Value Pricing & Business Models for Creative Entrepreneurs

Lesson 25 of 33

Understanding the TOTAL Cost

 

Value Pricing & Business Models for Creative Entrepreneurs

Lesson 25 of 33

Understanding the TOTAL Cost

 

Lesson Info

Understanding the TOTAL Cost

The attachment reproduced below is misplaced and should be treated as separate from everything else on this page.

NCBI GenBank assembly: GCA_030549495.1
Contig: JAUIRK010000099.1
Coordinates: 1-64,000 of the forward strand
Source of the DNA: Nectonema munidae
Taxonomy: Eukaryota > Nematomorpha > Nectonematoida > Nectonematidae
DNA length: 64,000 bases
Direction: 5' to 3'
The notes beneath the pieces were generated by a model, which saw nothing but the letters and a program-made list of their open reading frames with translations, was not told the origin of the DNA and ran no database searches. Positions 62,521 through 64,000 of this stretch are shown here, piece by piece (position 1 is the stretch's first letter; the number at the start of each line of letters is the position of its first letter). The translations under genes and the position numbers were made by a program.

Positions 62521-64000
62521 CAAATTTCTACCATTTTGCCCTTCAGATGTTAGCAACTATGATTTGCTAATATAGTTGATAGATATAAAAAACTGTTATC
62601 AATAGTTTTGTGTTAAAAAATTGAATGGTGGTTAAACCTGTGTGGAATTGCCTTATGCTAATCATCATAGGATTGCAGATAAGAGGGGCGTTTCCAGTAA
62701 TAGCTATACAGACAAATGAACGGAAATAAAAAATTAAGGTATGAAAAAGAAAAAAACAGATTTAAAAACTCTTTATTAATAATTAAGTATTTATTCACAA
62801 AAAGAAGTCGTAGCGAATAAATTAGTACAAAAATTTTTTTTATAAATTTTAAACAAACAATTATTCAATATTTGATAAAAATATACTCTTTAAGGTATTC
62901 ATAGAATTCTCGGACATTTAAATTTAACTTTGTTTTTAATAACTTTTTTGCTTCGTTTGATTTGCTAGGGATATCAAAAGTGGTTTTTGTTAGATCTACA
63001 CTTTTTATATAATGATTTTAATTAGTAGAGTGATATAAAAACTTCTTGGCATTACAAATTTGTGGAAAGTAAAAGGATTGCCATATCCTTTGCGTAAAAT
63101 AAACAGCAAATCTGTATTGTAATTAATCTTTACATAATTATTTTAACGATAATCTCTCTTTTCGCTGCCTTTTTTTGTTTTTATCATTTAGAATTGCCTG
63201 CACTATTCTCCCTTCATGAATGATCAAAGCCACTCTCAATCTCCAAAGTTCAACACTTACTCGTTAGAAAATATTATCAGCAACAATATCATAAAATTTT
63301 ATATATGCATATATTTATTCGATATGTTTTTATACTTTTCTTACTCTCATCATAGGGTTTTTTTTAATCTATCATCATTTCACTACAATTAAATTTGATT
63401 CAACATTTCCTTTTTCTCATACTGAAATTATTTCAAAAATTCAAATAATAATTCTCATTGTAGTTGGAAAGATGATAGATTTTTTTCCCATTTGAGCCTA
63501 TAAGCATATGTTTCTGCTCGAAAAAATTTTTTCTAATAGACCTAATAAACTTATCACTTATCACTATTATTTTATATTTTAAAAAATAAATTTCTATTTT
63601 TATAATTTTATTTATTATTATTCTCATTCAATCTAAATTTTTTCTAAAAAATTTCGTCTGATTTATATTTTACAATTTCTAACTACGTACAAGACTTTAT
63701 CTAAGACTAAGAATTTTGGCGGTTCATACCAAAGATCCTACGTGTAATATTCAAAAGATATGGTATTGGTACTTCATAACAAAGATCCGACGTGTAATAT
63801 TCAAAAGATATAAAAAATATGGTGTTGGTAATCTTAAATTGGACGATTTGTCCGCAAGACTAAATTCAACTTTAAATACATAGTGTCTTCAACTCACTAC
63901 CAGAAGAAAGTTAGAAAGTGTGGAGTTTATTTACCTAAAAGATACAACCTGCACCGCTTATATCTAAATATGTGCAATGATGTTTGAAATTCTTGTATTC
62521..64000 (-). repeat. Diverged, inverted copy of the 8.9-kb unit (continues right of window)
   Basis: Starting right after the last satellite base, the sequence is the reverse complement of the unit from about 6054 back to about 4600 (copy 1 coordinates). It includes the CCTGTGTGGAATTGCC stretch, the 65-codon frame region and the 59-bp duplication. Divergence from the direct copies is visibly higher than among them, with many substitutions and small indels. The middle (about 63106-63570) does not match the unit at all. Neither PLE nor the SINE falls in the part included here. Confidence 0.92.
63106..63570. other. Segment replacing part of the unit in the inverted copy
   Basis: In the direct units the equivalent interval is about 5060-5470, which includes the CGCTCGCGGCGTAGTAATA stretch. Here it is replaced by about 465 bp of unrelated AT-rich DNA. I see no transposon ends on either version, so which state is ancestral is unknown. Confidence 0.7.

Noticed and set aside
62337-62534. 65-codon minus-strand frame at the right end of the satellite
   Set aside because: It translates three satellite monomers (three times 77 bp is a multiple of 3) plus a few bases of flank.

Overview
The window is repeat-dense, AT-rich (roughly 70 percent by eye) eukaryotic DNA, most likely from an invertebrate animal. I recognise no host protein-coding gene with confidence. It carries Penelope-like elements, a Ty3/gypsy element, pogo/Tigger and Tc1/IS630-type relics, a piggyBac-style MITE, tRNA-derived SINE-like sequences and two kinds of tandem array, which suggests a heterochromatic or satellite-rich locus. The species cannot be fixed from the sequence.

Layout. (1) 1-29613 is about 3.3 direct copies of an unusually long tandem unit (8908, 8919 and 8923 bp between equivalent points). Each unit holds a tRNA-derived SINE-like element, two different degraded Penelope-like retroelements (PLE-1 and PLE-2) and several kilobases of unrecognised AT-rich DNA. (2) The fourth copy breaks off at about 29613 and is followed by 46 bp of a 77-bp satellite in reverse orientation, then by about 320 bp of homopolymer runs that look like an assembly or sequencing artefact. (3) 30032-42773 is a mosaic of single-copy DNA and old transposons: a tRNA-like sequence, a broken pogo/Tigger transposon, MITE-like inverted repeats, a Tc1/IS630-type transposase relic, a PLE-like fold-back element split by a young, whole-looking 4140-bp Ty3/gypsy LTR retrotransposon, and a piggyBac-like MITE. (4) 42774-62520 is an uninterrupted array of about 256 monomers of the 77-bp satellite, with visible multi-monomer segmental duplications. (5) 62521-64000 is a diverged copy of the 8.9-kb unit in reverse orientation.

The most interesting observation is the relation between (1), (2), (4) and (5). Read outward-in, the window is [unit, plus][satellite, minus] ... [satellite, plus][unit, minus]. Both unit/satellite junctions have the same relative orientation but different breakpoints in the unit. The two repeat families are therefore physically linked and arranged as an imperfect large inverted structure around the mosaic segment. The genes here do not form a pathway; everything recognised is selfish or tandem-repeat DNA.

Let's move on to the cost question, alright? We're gonna talk about this more in the next segment. But as I said, in order to determine price, in order to be able to put a price tag on anything, you really need to understand the total cost for your product or service. The total cost. And that's way more than how much your web host cost, or how much or office rent is, or what the price of silver is right now, alright? So the ultimate cost question in this case is what do I have to expend to create and deliver this value? What do I have to expend in order to create and deliver this value? Is it money? Is it time? Is it energy? Is it mental bandwidth? Is it relationships? What does this cost to be able to create and deliver this value? So here's some questions to consider. First, what are the final costs? You do need to know the price of silver. You do need to know how much that yard of upholstery fabric cost. You do need to know how much the labor to produce it costs. You do need to know...